If you can determine which are the steering lines you may be able to steer the kite. If not, simply flagging their kite with a single line might be an option... Especially if you have reason to believe they are going to release their bar/lines into you.

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MasPedos

Since 05 May 2017
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PostMon Apr 16, 18 11:05 am    So many variables but some best practices are: Reply with quote

There are no single answers to this question as all situations are different.

Best practices in my opinion are:

1. Stop, look at what is happening. Are you going to die? Eject that shit, but tell the other guy, yell like you mean it, "I'm gonna eject this now, I'm gonna eject.!! The price of a kite is not worth your life or mine.
2. Communicate with the other unfortunate kiter. Don't be a dick. Remain calm and talk to them loudly and respectfully. Coach them on what to do. If you are kiting in a crowded area it's only a matter of time before a newb wraps you up in their lines. If you see a kiter being risky go over and say to him, sup bro? Why you tricking close to shore, do you need a hug? Nobody wants to see your stupid as tricks, go farther away unless you are Hadlow, Lenton, or the shit, go away from the newb zone. Ok, thanks bro, hugs.
3. Avoid showing off near shore and being a wave nazi. Don't hog the best part of the wave and expect everyone to avoid you. Your gonna be buzzed by guys wanting desperately to kite that shit and chances are that if you get wrapped up their gonna beat you down.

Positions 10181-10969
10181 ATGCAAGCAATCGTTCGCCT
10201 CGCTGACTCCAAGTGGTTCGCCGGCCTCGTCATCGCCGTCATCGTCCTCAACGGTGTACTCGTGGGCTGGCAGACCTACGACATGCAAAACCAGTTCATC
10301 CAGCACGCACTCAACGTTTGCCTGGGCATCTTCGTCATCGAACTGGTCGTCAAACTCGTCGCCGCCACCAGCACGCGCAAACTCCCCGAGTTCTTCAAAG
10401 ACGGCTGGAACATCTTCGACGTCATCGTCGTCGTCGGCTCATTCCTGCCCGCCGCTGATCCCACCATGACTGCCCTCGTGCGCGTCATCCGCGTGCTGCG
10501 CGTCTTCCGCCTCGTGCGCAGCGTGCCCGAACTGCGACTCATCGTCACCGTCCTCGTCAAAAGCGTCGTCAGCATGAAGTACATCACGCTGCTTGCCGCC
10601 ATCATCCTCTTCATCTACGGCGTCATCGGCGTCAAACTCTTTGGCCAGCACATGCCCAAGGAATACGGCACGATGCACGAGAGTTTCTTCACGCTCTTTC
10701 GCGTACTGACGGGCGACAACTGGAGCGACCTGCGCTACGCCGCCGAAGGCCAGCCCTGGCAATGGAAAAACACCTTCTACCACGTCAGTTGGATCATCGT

4. Know and follow ROW. If you are approaching another kite can they see you? Do they have headphones in? Never know and don't assume anything. Headphones are not good in crowded areas because you can't hear shit. Ear plugs are not good in crowded areas. Don't put yourself at risk.
5. Don't assume that everyone is capable of steering their kite. The worst tangles I've seen have been in Maui with a close second being the Event Site(the zoo daze). The worst one I've seen just looked like they were oblivious and just had no regard for who was going to do what. They were right off the beach and not communicating at all. At least, I thought, they should be pointing up to indicate, put your kite up buddy, etc..Just amazingly neglectful conduct. Total disregard for the other guy assuming he was going to move, yikes.

Anyway, just saying,

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Matt V

Since 26 Oct 2014
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PostMon Apr 16, 18 6:34 pm     Reply with quote

knotwindy wrote:
Not sure if this was covered but make sure if you are going to release you at least try and let the other person know so you can release together. Otherwise, the other person will have two kites attached suddenly with at least one looping.


Sounds great??? But.....I have never considered a loop an issue, unless I am getting yanked out of control. And I would give the example of getting yanked off my feet (rolling over, washed in the break) or being submerged by the kite pull, as being out of control.

Thus if the loop is an issue, you may hear "Ffuuu....(then the pop of my chicken loop, and possibly leash if I am still being dragged)". What I am saying is that when I blow my CL, the circumstances are dire enough that there is no time for a polite conversation. I too agree that you should not blow the CL until it is ABSOLUTELY NECESSARY. When it is ABSOLUTELY NECESSARY, there is no time to inform.

In the case when:

MasPedos wrote:

1. Stop, look at what is happening. Are you going to die? Eject that shit, but tell the other guy, yell like you mean it, "I'm gonna eject this now, I'm gonna eject.!!